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ERIC Number: ED572274
Record Type: Non-Journal
Publication Date: 2017-Jan-4
Pages: 62
Abstractor: ERIC
Reference Count: N/A
ISBN: N/A
ISSN: N/A
Under Construction: Building on ESSA's K-12 Foundation. Quality Counts. Education Week. Volume 36, Issue 16
Manzo, Kathleen Kennedy, Ed.
Education Week
With just months to go until the nation's overhauled K-12 law goes into effect, state policymakers are still scrambling to firm up the infrastructure for their education systems, under the new blueprint laid out in the Every Student Succeeds Act (ESSA). They're doing it at a time of political change and policy uncertainty at the national level, with a new team taking the field at the White House--and at the U.S. Department of Education--that may have its own ideas about how details of the new law play out on the ground. There's plenty about ESSA that remains familiar from the No Child Left Behind Act, the previous version of the half-century-old Elementary and Secondary Education Act. That includes mandatory state testing at certain grade levels, tagging and intervening in low-performing schools, and federal sign-off on state accountability plans. But the new law, passed with bipartisan support in Congress just over a year ago, also offers the prospect of new flexibility and a lighter federal rein on how states shape the specifics in such contentious areas as teacher evaluation and the proper weighting of indicators that go into measuring school quality. "Quality Counts 2017" look at the steps states are taking to turn ESSA's blueprint into a finished structure--and the challenges of doing it by the time the bell rings for the 2017-18 school year. Following an executive summary and a report overview, Tricky Balance in Making Shift from Blueprint to K-12 Reality (Alyson Klein), this issue contains four sections. Section 1, On the Ground, contains: (1) States' Capacity a Nagging Issue as ESSA Gears Up (Daarel Burnette II); (2) Hard Listening as States Seek Public's Voice in ESSA Plans (Denisa R. Superville);(3) Funding Twists, Tight Budgets Loom for States at ESSA's Debut (Andrew Ujifusa). Section 2, Accountability & Assessments, contains: (1) Making Sure That Schools Measure Up (Alyson Klein) (2) States Preparing Expanded Toolkit in Assessment of School Quality (Evie Blad); (3) ESSA Highlights Absenteeism as a Key Challenge for Schools (Caralee J. Adams); (4) Offered Chance to Craft Tests, States Moving with Caution (Alyson Klein); and (5) States, Districts Still Wrestling With Flexibility on Assessments (Catherine Gewertz). Section 3, Classroom, Teachers, & Students, contains: (1) Assessing Quality of Teaching Staff Proves Complex Despite Leeway (Madeline Will); (2) Spec. Ed. Groups Dig in on ESSA (Christina A. Samuels); (3) ESSA's Impact Unclear for English-Learners (Corey Mitchell); and (4) Integrating Early Ed. Into State ESSA Plans (Christina A. Samuels). Section 4, State of the States, contains: (1) In Latest Look, Nation's Grade Stays Decidedly Middle-of-Pack (Sterling C. Lloyd and Alex Harwin); (2) Table: Grading Summary; (3) Table: Chance for Success; (4) Table: School Finance; (5) Methodology; and (6) Sources and Notes.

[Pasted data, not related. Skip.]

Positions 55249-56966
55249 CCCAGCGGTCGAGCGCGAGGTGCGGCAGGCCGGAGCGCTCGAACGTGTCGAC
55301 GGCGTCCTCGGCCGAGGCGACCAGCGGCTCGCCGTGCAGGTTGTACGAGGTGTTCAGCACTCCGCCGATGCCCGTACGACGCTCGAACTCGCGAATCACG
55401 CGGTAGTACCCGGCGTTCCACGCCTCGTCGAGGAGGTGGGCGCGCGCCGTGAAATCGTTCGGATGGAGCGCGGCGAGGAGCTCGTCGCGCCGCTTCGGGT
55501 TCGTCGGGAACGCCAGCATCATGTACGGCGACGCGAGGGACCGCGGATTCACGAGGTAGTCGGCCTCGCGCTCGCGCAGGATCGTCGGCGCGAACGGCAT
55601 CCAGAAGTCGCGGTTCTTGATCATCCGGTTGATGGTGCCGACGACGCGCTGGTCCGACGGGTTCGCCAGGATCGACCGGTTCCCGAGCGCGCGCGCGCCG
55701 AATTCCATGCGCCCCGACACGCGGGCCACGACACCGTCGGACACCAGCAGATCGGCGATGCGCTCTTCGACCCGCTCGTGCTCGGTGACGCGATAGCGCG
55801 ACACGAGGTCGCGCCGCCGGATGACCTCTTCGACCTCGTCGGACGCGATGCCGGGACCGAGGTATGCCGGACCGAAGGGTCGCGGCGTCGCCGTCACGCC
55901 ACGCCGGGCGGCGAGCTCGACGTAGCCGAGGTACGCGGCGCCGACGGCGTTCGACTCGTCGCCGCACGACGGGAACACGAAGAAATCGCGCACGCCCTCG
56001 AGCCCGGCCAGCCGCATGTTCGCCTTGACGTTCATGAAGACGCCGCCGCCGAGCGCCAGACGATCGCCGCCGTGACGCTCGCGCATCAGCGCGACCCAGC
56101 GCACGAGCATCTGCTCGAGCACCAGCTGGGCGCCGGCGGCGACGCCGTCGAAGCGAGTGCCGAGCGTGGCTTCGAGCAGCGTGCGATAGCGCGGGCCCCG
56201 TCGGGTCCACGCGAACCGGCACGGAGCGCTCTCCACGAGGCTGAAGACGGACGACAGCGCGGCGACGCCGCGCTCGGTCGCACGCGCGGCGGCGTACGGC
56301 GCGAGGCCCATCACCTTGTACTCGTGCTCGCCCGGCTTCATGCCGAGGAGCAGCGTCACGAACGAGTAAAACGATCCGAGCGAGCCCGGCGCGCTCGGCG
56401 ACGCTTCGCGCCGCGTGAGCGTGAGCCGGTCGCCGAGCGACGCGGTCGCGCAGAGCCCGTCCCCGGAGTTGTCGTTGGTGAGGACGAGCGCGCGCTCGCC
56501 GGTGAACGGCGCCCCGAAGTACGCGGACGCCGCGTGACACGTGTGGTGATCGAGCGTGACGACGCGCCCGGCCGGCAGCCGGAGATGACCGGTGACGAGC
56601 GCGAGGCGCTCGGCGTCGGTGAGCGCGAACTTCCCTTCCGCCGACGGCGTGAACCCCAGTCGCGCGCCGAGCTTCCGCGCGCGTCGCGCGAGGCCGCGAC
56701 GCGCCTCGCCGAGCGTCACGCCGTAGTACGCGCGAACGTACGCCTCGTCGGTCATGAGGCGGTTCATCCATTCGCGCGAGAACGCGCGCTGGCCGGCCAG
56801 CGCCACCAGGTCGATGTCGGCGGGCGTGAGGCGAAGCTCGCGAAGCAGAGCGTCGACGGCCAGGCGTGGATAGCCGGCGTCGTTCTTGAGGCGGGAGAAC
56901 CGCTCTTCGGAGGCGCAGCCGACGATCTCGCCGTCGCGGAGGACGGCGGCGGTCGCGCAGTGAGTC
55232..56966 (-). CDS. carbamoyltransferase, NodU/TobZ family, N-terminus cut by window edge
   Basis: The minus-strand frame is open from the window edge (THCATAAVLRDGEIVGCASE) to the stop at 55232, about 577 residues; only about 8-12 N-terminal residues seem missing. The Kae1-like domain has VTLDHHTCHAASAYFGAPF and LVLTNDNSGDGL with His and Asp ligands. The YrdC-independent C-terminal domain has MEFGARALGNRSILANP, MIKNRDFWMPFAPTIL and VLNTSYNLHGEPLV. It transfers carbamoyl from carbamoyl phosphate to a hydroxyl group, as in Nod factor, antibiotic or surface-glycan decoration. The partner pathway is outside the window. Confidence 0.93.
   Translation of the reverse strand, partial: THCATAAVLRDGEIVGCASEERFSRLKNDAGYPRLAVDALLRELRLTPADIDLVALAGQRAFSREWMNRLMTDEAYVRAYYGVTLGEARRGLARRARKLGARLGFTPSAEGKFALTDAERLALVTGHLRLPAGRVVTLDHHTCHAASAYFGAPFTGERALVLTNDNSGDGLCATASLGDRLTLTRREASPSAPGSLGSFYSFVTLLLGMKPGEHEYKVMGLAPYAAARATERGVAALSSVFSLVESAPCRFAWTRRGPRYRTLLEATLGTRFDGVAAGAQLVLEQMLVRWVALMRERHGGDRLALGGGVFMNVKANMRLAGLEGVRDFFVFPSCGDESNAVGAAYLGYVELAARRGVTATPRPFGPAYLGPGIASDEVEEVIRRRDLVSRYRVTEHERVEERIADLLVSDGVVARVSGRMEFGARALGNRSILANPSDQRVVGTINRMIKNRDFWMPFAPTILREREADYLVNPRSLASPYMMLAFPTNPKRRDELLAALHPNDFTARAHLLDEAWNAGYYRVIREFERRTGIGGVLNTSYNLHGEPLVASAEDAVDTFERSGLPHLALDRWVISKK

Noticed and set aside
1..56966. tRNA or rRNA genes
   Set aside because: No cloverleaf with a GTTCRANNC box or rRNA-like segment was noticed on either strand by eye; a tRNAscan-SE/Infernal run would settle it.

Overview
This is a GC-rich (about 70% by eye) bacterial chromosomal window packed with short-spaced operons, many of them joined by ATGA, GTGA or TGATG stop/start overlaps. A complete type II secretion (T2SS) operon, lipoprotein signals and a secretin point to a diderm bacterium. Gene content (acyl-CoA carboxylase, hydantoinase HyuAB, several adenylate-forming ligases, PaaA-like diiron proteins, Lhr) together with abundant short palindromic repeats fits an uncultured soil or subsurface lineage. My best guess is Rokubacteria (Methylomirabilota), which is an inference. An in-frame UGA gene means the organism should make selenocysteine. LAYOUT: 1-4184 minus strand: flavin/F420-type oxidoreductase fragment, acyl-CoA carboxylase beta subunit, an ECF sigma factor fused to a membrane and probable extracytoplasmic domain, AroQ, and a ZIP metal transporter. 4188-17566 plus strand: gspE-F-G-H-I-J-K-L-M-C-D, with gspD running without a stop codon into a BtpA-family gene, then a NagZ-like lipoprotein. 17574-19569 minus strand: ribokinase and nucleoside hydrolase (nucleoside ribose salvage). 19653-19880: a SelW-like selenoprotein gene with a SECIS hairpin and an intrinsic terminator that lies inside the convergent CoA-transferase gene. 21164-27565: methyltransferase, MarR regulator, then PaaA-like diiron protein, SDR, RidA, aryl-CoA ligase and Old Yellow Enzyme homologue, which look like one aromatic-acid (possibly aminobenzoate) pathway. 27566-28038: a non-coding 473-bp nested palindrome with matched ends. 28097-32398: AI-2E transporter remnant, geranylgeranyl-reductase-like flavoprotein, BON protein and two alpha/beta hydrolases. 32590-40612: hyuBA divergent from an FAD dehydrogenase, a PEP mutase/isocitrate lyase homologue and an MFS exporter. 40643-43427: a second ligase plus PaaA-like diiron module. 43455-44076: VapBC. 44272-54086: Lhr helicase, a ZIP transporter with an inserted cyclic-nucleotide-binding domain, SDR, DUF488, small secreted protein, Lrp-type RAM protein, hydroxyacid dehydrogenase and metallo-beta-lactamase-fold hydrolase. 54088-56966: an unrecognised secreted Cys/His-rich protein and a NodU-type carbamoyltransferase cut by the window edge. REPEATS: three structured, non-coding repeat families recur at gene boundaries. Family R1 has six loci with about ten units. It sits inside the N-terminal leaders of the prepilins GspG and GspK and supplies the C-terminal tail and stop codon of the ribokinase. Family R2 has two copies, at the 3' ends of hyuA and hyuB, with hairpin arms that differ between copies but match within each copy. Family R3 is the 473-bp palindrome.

Education Week. Available from: Editorial Projects in Education, Inc.. 6935 Arlington Road Suite 100, Bethesda, MD 20814-5233. Tel: 800-346-1834; Tel: 301-280-3100; e-mail: customercare@epe.org; Web site: http://www.edweek.org/info/about/
Publication Type: Collected Works - Serial
Education Level: Early Childhood Education; Elementary Secondary Education
Audience: N/A
Language: English
Sponsor: N/A
Authoring Institution: Editorial Projects in Education (EPE)
Identifiers - Location: United States